A soldier who defected from North Korea to the South has Anthrax antibodies in his blood, according to South Korean news reports. The man, who has yet to be identified, escaped from the Hermit Kingdom in November and appears to have been exposed to or vaccinated against the deadly disease prior to defecting to the South.
An anonymous South Korean intelligence official leaked the information to local news station Channel A, claiming that “anthrax antibodies have been found in the North Korean solider who defected this year.” The news has once again raised fears that North Korean leader Kim Jong-un is planning to use Anthrax as a deadly weapon against the United States, South Korea and Japan.
Although the defector has not yet been named by South Korean officials, media reports in Seoul suggest that he is the young soldier who was filmed charging across the border a few weeks ago. Oh Chong Song, 24, appeared in a viral video in November where he drove a military truck at full speed toward the Demilitarized Zone, then was shot four times as he ran to climb the border wall. He is reportedly still recovering at a hospital in Seoul.
Oh had bullet wounds to his back, shoulder, arm and knee, but doctors managed to save his life after South Korean soldiers dragged him past a nearby building to safety. He received emergency surgery at Ajou University Hospital in South Korea, where physicians found an “enormous number of parasites” in his body, including an 11-inch-long worm festering in his intestines. He was also infected with Hepatitis-B and potentially — according to South Korean news outlets — Anthrax bacteria. Reports of Oh’s poor digestive health gave the world greater insight into the appalling nutrition and hygiene conditions in which many people in North Korea live.
Anthrax is a bacterial infection caused by Bacillus anthracis which attacks the skin, lungs and intestines. Symptoms begin between one day and two months after coming into contact with the bacteria. How quickly symptoms present depends on type of exposure, skin contact, ingestion or inhalation. It is rare and dangerous, and globally there are only around 2,000 cases of the infection per year. Prior to the 20th century, Anthrax killed hundreds of thousands of people each year. Several countries, including North Korea, have been accused of developing the infection to be used as a biological weapon.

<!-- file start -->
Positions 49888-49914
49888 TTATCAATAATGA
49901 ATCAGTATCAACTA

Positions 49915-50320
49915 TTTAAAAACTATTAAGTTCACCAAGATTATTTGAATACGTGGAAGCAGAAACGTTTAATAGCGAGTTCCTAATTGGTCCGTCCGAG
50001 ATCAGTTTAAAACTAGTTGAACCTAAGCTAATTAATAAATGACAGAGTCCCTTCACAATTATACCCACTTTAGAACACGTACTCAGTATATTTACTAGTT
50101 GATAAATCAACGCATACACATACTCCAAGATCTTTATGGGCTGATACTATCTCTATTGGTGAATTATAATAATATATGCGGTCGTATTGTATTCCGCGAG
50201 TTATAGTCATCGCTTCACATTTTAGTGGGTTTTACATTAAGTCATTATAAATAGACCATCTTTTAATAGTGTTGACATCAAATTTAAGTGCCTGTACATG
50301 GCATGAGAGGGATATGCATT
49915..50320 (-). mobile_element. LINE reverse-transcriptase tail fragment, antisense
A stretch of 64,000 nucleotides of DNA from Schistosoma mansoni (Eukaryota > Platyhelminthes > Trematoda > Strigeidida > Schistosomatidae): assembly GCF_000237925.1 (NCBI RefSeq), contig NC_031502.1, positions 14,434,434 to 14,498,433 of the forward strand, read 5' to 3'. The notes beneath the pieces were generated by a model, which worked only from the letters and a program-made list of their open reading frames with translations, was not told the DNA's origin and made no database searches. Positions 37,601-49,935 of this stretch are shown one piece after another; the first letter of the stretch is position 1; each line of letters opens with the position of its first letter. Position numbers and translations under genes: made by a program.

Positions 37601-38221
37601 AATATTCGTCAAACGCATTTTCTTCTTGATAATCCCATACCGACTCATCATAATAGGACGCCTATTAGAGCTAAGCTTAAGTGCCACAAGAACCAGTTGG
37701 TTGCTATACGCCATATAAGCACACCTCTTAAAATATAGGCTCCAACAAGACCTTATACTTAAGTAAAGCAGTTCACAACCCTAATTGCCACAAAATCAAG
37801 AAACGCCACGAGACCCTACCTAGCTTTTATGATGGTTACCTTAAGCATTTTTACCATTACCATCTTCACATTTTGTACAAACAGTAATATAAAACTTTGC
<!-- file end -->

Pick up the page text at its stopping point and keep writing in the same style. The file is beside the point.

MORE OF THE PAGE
Pyongyang aggressively denies it plans to use Anthrax as a weapon and says that it will “take revenge” on the United States for the allegation. The Korean Central News Agency issued a statement stating that as a member of the Biological Weapons Convention it “maintains its consistent stand to oppose development, manufacture, stockpiling and possession of biological weapons“. However, identifying the bacteria in one of the country’s soldiers has raised an alarm.
North Korea has already been hit with major international sanctions over its intercontinental ballistic missile and nuclear tests this past year. Four other citizens, who escaped the country last week, show signs of radiation exposure. All four of them came from Kilju county near to the Punggye-ri test site, where the North has been carrying out its nuclear experiments in large tunnels beneath the mountains. Recent U.S. intelligence reports indicate that Pyongyang is becoming increasingly sophisticated in its nuclear and biological weapons capabilities.